Songs of hope

Illustration of western chorus frog (Illustration by Mathias Ball)

Illustration of western chorus frog (Illustration by Mathias Ball)

By Sophie Arbour, NCC communications coordinator in Quebec, as told by Francisco Retamal Diaz, NCC Ottawa Valley project coordinator.

We often think that there is the city, and that beyond it lies true nature. I was born in Gatineau, Quebec, where I would head to the big parks on the city’s outskirts if I felt the need to spend time in nature. I joined the Nature Conservancy of Canada (NCC) in the fall of 2019 as the Ottawa Valley project coordinator. While working on an invasive species inventory in some of Gatineau’s wetlands this fall, I happened upon an area of rich urban nature struggling to survive.

In Gatineau’s marshes and ponds lives a species assessed as threatened in Canada: western chorus frog - Great Lakes - St. Lawrence - Canadian Shield population. This frog is so small and hard to find that to count the number of individuals in a population, we need to measure the intensity of its call (louder choruses equal more frogs). Some spring evenings, up to 10 individuals can produce an almost deafening sound, heard almost 100 metres away. These days, however, the species is having a tough time. Not only are its habitats disappearing at an alarming rate, but its remaining habitats are often overrun by invasive species.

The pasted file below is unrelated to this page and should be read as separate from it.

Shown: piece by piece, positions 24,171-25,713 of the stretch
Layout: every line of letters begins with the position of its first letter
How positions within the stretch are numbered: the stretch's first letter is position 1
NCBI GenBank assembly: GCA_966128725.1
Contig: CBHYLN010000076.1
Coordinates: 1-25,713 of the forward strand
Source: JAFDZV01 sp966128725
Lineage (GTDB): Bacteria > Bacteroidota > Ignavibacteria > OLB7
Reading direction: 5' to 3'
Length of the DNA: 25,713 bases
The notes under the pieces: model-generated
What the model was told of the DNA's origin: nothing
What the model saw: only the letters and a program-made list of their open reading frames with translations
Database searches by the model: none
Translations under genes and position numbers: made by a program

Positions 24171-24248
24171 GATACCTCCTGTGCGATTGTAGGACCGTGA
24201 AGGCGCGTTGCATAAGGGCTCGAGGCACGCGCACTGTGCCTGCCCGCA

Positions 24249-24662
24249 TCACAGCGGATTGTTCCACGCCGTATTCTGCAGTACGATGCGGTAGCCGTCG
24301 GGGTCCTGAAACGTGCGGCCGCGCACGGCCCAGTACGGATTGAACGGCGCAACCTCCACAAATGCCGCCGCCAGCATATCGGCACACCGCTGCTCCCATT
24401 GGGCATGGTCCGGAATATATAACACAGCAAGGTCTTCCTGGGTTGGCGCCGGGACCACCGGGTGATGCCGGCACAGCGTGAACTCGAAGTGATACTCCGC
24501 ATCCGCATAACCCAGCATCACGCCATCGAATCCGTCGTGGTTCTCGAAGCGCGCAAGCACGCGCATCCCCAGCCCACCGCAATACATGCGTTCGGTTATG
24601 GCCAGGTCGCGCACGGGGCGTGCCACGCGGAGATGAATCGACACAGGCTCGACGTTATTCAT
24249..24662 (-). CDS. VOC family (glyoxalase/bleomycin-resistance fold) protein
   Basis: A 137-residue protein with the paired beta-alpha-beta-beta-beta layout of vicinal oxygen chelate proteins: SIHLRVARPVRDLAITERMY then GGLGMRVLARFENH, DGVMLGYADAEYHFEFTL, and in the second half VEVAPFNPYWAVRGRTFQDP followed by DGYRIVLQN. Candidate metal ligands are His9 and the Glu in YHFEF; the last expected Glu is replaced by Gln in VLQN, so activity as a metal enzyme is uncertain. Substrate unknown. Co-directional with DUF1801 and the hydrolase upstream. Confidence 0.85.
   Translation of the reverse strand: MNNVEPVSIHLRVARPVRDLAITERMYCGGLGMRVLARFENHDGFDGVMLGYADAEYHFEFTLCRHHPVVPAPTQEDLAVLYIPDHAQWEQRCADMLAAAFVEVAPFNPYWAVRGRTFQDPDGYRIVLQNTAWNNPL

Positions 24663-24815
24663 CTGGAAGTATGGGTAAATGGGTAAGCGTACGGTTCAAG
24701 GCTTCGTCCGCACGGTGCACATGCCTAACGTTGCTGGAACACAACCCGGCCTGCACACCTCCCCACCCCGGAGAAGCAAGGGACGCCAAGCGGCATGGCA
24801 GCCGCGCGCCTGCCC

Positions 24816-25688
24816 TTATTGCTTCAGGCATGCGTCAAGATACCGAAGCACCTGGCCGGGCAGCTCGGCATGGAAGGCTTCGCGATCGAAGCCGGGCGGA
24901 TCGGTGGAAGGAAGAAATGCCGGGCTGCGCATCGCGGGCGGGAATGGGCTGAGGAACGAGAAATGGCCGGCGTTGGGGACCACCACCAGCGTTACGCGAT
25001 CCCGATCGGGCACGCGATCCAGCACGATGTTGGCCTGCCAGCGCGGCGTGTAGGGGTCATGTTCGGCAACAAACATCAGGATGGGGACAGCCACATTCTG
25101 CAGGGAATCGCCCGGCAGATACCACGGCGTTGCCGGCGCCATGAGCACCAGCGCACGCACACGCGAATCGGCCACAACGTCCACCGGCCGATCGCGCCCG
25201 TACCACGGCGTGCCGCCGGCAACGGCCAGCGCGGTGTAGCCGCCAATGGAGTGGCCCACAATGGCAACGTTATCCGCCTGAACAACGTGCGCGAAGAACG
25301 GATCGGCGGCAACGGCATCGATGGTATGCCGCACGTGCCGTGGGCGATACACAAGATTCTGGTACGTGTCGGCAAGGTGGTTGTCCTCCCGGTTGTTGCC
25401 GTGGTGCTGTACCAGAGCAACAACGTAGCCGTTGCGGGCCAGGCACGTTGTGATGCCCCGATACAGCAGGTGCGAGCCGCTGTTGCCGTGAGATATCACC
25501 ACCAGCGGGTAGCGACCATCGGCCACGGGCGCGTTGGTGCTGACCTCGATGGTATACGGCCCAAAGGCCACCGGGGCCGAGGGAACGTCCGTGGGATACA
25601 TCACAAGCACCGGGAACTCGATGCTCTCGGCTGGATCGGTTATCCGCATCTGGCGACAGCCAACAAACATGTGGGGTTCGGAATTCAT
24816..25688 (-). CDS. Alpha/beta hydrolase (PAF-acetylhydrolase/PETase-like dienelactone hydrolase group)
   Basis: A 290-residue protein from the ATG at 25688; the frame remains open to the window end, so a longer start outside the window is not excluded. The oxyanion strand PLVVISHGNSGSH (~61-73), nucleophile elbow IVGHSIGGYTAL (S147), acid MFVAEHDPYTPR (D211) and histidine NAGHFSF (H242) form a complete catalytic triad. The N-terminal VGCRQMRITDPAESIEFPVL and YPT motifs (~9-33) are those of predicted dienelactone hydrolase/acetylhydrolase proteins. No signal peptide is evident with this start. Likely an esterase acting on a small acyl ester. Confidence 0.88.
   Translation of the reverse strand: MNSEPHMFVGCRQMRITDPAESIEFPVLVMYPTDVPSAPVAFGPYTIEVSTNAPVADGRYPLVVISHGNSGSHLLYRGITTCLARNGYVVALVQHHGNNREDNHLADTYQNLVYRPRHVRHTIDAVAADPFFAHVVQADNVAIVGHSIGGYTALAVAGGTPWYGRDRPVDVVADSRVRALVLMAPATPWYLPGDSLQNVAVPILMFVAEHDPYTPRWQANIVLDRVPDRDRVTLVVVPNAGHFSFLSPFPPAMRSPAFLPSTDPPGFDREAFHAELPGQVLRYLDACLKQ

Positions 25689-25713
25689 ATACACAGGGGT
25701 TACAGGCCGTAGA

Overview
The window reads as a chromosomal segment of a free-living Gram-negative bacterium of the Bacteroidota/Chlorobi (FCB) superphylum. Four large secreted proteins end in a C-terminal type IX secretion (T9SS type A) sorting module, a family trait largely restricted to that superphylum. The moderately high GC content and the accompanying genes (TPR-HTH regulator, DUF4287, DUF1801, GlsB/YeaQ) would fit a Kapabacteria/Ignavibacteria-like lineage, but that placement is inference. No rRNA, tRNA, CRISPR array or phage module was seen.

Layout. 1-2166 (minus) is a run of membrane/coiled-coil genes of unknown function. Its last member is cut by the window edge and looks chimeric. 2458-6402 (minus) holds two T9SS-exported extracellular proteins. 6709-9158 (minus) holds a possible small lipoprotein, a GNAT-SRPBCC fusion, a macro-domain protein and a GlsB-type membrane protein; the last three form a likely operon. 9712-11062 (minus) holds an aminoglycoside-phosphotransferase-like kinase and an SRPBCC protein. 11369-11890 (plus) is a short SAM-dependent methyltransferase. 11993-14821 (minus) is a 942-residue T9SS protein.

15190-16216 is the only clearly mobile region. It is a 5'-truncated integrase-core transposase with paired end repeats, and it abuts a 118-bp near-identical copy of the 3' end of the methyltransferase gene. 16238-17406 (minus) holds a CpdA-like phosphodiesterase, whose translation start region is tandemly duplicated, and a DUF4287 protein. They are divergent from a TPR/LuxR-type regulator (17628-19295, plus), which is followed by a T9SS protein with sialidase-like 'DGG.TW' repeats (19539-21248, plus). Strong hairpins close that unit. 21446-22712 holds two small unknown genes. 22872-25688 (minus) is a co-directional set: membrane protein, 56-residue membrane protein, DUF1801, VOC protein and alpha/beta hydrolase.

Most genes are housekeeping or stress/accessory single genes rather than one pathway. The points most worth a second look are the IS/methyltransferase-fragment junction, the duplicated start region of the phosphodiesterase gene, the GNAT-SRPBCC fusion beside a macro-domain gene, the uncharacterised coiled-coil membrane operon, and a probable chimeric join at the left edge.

Many of the areas that I inventoried last fall were completely taken over by invasive common and glossy buckthorn. This species emits toxins that are harmful to amphibian embryos. But the western chorus frog is hardier than I had expected. As I stood in a thicket of buckthorn, I was surprised to hear the call of a few. There were only two or three individuals, but to me their song was as piercing as ever. I realized that there are species living in the heart of Gatineau doing their best to survive, even if they are heard and not seen.

But the western chorus frog may not be able to withstand the destruction and invasion of its habitat for much longer. As I wandered through the wetlands on that fall day, listening to their song, I wondered for how long we might hear them in Gatineau. In Quebec, the western chorus frog is no longer heard except for in Outaouais and Montérégie. For me, there’s no doubt about it: we must protect and restore these last habitable areas for this species, even if they are small, isolated and invaded.

This story originally appeared in the Spring 2020 issue of the Nature Conservancy of Canada Magazine. To learn more about how you can receive the magazine, click here.

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